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8 Enlightening Facts About the Winter Solstice




1. It happens at a specific time
The winter solstice isn't the full day of Dec. 21, but rather occurs at a specific time. At that point, the sun is shining farthest to the south, directly over the Tropic of Capricorn. There's no duration to the event, per se. Paul Stokles, a meteorologist with the National Oceanic and Atmospheric Administration refers to the winter solstice as a "single event."

Of course, the sun isn't actually moving, the Earth is. At 12:11 p.m. ET, the North Pole is tipped about 23 degrees away from the sun. When summer rolls around, the South Pole is tipped 23 degrees away from the sun. During the vernal and autumnal equinoxes, the Earth is not tilted in either direction.

2. It happens at a different time each year
The winter solstice doesn't always occur on Dec. 21. Sometimes it comes on Dec. 22, which will happen again in 2015. The hour of day also fluctuates. Last year, the solstice came at 11:12 a.m. ET. Next year, it occurs at 11:03 p.m.

3. The meteorological winter began three weeks ago
If it feels like winter has already begun, you are correct. Meteorologists consider Dec. 1 the start of the meteorological winter and March 1 the start of the meteorological spring. That's because December, January and February are the three coldest months of the year. By the time the Spring Equinox rolls around on March 20, 2014, average temperatures in most areas will have already started rising. The winter solstice isn't the coldest day of the year, either — that comes later.

4. Last year at this time, some people thought the world was ending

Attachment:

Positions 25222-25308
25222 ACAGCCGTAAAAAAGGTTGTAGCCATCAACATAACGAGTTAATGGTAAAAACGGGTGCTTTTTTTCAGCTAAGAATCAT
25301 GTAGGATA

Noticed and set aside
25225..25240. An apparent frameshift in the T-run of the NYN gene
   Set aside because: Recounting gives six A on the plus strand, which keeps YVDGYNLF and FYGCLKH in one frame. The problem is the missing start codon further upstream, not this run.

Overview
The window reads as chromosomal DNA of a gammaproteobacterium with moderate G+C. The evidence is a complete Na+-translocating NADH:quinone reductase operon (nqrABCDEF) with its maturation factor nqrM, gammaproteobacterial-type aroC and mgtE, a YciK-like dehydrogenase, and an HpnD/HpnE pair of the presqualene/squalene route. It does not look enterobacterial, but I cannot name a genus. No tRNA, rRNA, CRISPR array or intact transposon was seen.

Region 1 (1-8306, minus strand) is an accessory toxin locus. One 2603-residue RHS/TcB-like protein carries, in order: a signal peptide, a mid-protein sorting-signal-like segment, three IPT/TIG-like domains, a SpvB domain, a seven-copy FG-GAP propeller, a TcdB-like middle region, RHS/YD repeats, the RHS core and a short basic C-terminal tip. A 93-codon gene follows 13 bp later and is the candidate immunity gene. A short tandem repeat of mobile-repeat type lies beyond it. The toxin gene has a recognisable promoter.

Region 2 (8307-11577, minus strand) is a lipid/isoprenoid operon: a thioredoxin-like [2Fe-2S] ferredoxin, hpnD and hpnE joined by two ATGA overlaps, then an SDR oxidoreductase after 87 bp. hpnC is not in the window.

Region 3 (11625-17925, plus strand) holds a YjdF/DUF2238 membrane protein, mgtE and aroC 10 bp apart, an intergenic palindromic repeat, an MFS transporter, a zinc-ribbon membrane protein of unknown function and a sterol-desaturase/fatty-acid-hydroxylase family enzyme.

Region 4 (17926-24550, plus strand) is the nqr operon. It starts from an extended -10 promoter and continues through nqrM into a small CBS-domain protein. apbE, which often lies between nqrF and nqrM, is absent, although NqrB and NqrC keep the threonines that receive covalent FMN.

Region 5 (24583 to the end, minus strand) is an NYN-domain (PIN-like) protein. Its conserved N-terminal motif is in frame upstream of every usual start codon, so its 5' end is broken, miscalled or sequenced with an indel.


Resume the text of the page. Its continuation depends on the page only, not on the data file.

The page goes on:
Remember how the Mayan calendar supposedly said the world would end on Dec. 21, 2012? That was based on a reading of the end date of the Mayans' 5,126-year-long Mesoamerica Long Count Calendar, which corresponded to certain astronomical events, including the winter solstice.

5. There's no biblical justification for celebrating Christmas on Dec. 25
Though we picture the Three Wise Men visiting the baby Jesus in a manger in Bethlehem in the dead of winter, that's just a popular interpretation. There's nothing in the Bible that states what time of year that event occurred. Instead, some believe the Christian church chose the date to offset Saturnalia and Natalis Invicti celebrations that revolved around the winter solstice.

The ancient name for Christmas, Yule, may also have been derived from jól, the Scandinavian winter solstice festival that pre-dated Christmas. Christmas has also been celebrated in the past on March 28 and May 20, among other dates.

6. In some regions, the winter solstice is a short day, indeed
Nine and a half hours may seem like a short period of daylight, but consider the winter solstice in Iceland, where it doesn't get light until 10 a.m. and starts getting dark at 4:49 p.m. — that's about seven hours of daylight. Of course, in places further north, like Barrow, Alaska, there is no sunrise. In Nome, Alaska, sunrise comes at noon, and then there's four hours of light until sunset. If you want consistency, move to the equator, when sunrise and sunset are at around 6:30 a.m. and 6:30 p.m., respectively, all year round.

7. There's no proof that this is the most depressing time of the year
Many scientists believe that the paucity of sunlight during the winter months makes your brain deplete its stores of serotonin by requiring the pineal gland to convert it into melatonin, which makes you sleepy. However, some studies have found there aren't higher instances of winter sadness in countries like Norway vs. the U.S.
By : Todd Wasserman

Though there's an urban legend that the suicide rates are highest in Scandinavian countries, the actual list shows that — although the sparsely populated Greenland is No. 1 — South Korea, Guyana and China are far ahead of Norway, Sweden and Finland. Denmark, rated the happiest country in the world, also has just seven hours of daylight this time of year.

8. This isn't the day of the latest sunrise and earliest sunset
Most U.S. locations see their earliest sunset a week or so before the solstice and see their latest sunset sometime in January. For instance, in New York City, sunset came at 4:28 p.m. on Dec. 7, and then started occurring later. On Dec. 29, sunrise will come at 7:20 a.m. — the latest of the year. It won't start getting lighter earlier until Jan. 11.


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